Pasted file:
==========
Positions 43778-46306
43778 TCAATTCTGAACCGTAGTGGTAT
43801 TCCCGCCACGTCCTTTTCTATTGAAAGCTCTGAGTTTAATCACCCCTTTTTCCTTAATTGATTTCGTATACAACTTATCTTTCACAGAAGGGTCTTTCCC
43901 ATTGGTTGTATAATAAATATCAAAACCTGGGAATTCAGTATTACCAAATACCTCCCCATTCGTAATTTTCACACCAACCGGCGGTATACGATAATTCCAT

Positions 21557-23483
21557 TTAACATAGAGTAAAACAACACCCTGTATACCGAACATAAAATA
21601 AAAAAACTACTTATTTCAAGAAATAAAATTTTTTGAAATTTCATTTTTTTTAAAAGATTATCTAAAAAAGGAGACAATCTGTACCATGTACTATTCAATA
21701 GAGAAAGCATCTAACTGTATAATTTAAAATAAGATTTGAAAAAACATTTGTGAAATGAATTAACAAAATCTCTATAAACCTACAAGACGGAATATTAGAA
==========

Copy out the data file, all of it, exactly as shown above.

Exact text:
Positions 43778-46306
43778 TCAATTCTGAACCGTAGTGGTAT
43801 TCCCGCCACGTCCTTTTCTATTGAAAGCTCTGAGTTTAATCACCCCTTTTTCCTTAATTGATTTCGTATACAACTTATCTTTCACAGAAGGGTCTTTCCC
43901 ATTGGTTGTATAATAAATATCAAAACCTGGGAATTCAGTATTACCAAATACCTCCCCATTCGTAATTTTCACACCAACCGGCGGTATACGATAATTCCAT

Positions 21557-23483
21557 TTAACATAGAGTAAAACAACACCCTGTATACCGAACATAAAATA
21601 AAAAAACTACTTATTTCAAGAAATAAAATTTTTTGAAATTTCATTTTTTTTAAAAGATTATCTAAAAAAGGAGACAATCTGTACCATGTACTATTCAATA
21701 GAGAAAGCATCTAACTGTATAATTTAAAATAAGATTTGAAAAAACATTTGTGAAATGAATTAACAAAATCTCTATAAACCTACAAGACGGAATATTAGAA